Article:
Instead of a sellout crowd of 41,649 watching the Chicago Cubs’ 3-0 victory at Wrigley Field over the Milwaukee Brewers on Opening Day, Kyle Hendricks dazzled Cubs fans from afar Friday evening.
Posting a 2.04 ERA at home last season, Hendricks continued his hometown dominance over the Brewers in his first start of the season. Hendricks struck out nine batters and was extremely efficient, throwing 103 pitches through nine innings.
While some have worried about the durability of starting pitchers to begin the season, Hendricks calmed those concerns with an impressive performance and showed no signs of fatigue all evening. For the Cubs, who do not have an off night for 17 days, the Chicago bullpen appreciated the rest Hendricks provided.
For both teams, it was the night of the No. 9 hitter. Ian Happ created the sole offense for the Cubs with a two-run home run in the bottom of the third inning. After ending the 2019 season as NL Player of the Week, Happ picked off right where he left off with a 422-foot shot off Brandon Woodruff.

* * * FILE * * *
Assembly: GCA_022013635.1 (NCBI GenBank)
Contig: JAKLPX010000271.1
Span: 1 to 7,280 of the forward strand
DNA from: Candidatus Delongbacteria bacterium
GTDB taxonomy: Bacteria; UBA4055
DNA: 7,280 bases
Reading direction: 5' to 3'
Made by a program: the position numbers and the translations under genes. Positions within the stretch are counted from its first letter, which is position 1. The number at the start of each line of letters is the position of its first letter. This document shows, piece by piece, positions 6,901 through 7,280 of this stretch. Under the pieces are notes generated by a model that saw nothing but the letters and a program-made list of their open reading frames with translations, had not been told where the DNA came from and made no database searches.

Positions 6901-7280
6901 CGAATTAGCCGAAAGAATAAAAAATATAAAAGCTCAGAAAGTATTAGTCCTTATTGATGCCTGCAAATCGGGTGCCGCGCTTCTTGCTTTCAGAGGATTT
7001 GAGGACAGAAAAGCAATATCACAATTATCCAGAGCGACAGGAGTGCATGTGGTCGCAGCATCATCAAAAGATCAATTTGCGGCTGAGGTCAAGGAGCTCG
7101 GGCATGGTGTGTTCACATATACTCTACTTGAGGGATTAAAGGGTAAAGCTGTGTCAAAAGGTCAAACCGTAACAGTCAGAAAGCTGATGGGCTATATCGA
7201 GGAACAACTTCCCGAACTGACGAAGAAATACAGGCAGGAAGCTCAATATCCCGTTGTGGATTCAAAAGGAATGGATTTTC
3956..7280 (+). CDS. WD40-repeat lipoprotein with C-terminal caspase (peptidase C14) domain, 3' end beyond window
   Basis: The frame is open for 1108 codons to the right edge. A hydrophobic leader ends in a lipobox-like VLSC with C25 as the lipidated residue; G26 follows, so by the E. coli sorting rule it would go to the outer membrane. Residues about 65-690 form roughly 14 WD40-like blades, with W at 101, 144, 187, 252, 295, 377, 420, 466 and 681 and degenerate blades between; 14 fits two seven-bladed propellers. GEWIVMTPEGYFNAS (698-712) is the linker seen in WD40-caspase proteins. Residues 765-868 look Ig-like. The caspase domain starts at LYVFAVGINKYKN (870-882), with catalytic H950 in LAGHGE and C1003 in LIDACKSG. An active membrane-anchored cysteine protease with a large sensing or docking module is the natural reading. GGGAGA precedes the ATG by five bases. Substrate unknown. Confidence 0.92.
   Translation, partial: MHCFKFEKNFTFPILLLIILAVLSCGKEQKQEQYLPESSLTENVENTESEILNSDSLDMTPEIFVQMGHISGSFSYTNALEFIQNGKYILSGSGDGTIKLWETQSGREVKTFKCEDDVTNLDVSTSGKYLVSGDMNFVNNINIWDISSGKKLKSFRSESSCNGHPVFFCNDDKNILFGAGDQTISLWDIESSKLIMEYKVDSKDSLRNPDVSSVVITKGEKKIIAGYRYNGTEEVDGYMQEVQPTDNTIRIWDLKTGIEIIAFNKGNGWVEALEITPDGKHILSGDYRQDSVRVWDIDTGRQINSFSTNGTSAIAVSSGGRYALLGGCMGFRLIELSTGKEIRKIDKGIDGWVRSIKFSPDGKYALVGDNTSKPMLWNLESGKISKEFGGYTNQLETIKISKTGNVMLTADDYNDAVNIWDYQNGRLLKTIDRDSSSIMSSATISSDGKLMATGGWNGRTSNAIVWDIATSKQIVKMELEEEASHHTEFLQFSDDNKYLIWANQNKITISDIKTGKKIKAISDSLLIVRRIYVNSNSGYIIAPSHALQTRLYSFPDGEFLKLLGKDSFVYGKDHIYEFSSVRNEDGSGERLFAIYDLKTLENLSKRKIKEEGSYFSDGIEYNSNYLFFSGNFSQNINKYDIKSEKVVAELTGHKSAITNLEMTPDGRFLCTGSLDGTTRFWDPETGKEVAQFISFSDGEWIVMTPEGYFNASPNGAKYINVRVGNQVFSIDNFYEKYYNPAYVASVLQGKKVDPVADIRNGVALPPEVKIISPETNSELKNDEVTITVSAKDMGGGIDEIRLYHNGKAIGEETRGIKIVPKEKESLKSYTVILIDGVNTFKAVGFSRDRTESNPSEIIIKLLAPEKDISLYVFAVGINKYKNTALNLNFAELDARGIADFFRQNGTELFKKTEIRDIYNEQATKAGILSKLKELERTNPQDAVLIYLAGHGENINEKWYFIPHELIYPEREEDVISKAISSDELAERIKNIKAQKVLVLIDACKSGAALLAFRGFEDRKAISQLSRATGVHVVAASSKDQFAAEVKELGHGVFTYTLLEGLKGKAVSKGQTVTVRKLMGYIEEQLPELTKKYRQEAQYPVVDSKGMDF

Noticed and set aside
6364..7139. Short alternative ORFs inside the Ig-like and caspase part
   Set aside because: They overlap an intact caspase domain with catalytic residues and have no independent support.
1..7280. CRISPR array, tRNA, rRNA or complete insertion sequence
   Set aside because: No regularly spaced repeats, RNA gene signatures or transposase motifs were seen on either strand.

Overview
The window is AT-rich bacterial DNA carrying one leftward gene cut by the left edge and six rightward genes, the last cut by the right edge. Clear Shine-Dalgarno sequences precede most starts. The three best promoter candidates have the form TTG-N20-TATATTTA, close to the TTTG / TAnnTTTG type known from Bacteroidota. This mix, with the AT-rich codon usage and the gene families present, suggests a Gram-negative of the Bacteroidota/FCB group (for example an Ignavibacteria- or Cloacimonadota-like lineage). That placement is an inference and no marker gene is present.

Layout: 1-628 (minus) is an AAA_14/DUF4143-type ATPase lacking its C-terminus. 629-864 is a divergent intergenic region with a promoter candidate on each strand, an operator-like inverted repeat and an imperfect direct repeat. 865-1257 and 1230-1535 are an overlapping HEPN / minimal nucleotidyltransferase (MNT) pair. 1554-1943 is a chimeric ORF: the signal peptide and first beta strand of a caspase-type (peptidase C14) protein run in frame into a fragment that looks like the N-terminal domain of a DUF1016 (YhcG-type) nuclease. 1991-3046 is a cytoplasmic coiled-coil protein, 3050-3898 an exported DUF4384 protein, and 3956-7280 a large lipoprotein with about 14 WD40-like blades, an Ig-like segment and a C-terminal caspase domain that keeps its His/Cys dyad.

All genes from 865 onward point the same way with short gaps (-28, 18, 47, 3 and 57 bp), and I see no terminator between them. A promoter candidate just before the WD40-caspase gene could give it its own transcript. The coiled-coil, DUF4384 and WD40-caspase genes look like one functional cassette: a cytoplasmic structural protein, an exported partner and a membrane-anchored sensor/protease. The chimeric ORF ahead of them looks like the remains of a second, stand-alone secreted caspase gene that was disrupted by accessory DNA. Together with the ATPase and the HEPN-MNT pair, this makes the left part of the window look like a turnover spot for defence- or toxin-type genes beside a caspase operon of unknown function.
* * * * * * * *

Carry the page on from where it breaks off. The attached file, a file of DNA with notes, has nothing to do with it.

The Brewers only managed three hits off Hendricks, which all came from No. 9 hitter Orlando Arcia, who went three-for-three.
Although he went hitless, the Kris Bryant lead-off experiment seemed to pay off for rookie manager David Ross. In his first two at-bats, Bryant went to a full count and saw over 20 pitches from Woodruff.
Anthony Rizzo added a solo shot in the bottom of the eight, which provided a bit of insurance for the Cubs, who have struggled closing games in the last few years.
MVP Christian Yelich was quiet on Opening Day, going hitless with two strikeouts provided by Kyle Hendricks. Although Yelich should have no issue getting going, a 60-game season creates panic much sooner than there would normally be after one game.
In the odd COVID-19-inspired season, Anthony Rizzo handed out hand sanitizer to Orlando Arcia at first base. Viewers could hear almost everything the players yelled on and off the field.
Whether the game looked or sounded different, the Cubs and Brewers showed that the product on the field will still be what fans expected and what fans need. Strikeouts and home runs still look the same, even if fans have to watch from home.